On July 19, 1984, the region shook to the biggest earthquake since instrumental measures began.
While this week's tremor in Walsall may have got the West Midlands talking, it is a relative minnow compared to the earthquakes which have previously shaken the region.
While a few older readers may recall the Ludlow earthquake of 1926, which measured 4.8 on the Richter scale – and there was an earlier one in Stafford in 1916 – for most people there have been three notable shakes affecting the West Midlands within living memory: 1984, which had its epicentre in North Wales, 1990 in Bishop's Castle, south Shropshire, and 2002 in Dudley.
To put it into context, this week's earthquake measured 2.8 on the Richter scale, compared to 5.0 for the 2002 quake in Dudley. In other words, the Dudley quake was 158.5 times bigger than the one experienced this week.
But even that was pretty small compared to the one in 1984, which measured 5.4 on the Richter scale. This meant it was 2.5 times bigger than the 2002 quake – and 398 times stronger than Monday's tremor.
The 1984 quake, which had its epicentre at the Llyn Peninsular, was the largest on-shore earthquake to hit the UK since instrumental measures began. It lasted only a few seconds, but the effects were felt across most of England and Wales.
People were shaken off their feet and woken from moving beds as mirrors fell from walls, light fittings swung and foundations rocked.
But while one resident of Dudleston Heath in north Shropshire watched a mirror crash to the floor, the West Midlands escaped any serious damage.
The 1990 one, centred on Bishop's Castle, was another matter altogether. Measuring 5.2 on the Richter scale, it caused extensive damage, with Shrewsbury one of the worst-affected areas. Two streets in Shrewsbury were closed, one because of a gas leak, the other because of falling tiles and slates.
Many public buildings were evacuated, including West Mercia Police's headquarters, and the emergency services were deluged with calls following the main tremor at 2.30pm, which lasted for about five seconds.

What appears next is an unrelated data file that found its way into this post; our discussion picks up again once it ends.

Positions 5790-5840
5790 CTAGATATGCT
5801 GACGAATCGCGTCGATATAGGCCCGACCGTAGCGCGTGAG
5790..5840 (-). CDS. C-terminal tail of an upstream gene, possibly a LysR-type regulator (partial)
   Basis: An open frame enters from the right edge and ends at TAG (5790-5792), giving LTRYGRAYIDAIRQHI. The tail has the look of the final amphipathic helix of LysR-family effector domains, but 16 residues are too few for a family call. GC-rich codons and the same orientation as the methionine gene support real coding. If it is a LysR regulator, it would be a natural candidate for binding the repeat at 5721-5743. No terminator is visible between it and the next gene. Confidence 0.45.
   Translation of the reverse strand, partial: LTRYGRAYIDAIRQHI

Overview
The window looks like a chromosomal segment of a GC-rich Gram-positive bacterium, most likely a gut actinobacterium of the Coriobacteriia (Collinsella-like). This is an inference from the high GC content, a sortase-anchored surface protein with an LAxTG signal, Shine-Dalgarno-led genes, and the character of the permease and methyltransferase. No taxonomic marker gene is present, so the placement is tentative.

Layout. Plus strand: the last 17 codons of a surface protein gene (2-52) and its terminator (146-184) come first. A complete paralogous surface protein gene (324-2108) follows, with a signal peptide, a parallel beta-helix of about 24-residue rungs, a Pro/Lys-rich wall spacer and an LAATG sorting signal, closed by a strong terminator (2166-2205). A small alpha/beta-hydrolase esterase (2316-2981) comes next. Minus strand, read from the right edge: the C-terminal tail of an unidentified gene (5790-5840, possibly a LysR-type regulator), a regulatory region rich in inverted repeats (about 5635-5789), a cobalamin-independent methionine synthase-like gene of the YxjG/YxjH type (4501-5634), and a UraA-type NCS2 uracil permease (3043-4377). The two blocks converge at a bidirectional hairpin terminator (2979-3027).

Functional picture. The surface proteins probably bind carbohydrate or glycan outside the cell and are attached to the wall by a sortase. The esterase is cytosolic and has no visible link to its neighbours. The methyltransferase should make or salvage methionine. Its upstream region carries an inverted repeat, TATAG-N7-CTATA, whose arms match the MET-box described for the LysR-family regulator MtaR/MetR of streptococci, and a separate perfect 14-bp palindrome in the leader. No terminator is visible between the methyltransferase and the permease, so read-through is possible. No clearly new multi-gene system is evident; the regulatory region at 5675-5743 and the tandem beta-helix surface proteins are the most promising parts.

For many, though, it will be the 2002 earthquake in Dudley that is freshest in the memory, even prompting Chris Tarrant to make a song about it.
The fact that its epicentre was just 500 yards from the famous Crooked House pub – which slopes so much that marbles appear to roll uphill when inside – doubtless added to the colour.
The quake struck at 12.53am on September 23, and the Midlands rocked for 20 whole seconds. Families fled into the streets, chimneys were shaken loose, glass shattered and walls cracked.
Crooked House manager Sue Holloway said:”I was just about to get into bed and I heard a rumble and then all of a sudden there was a big bang that sounded like an explosion and the building shook from side to side.”
Dudley Castle, which dates back to the 11th century, was damaged during the earthquake, splitting the stonework and sending bricks tumbling from the ruins.
Stones from the walls of the kitchen area, which dates back to the 16th century, fell to the ground.
Castle keeper Adrian Durkin said: “A brick arch in the castle kitchen chimney collapsed and a 12ft crack has appeared between two main walls.
“As a safety precaution we asked a structural engineer to take a look at it.
“Obviously the close proximity of the epicentre meant the castle structure was shaken quite badly.
“However it has been standing for more than a thousand years and the building must have experienced similar tremors in its long history.”
The epicentre was at the junction of High Arcal Road and Himley Road near Himley, but the effects were felt as far away as North Yorkshire, London, and Wiltshire.
West Midlands Police reported about 5,000 calls in the space of an hour after the quake, accompanied by a loud rumbling. Fire alarms were set off and people turned up at police stations in their nightclothes to ask what had happened.
Catherine Mortimer, of Achilles Close, Great Wyrley, was in the process of giving birth to a baby boy at Walsall Manor Hospital just as the earth began to shake.
Her sister Helen Steadman, aged 35, of Shelfield, Walsall, said: “The earthquake happened just as the little boy’s head appeared. They thought it was a bomb had gone off.
“But she just carried on and Max William was born. I don’t think my sister will ever forget it.”
Richard Flynn, of Oldbury, said: “The house started shaking quite violently at about 1am. All the power was cut off and seemed to be so for about a five-mile radius.
“The shaking and trembling was really quite severe. Quite a few people came out of their houses wondering what was going on. The streets were in darkness.”
Glenn Ford of the British Geological Survey said: “It’s an extremely large earthquake in UK terms but not large in world terms. We’d only classify it as a light earthquake.”
He added that the tremor was the equivalent of an explosion of 1,000 tons of TNT or a small nuclear weapon.
Or to put it another way, it was 631 times smaller than the 2015 earthquake that devastated Nepal.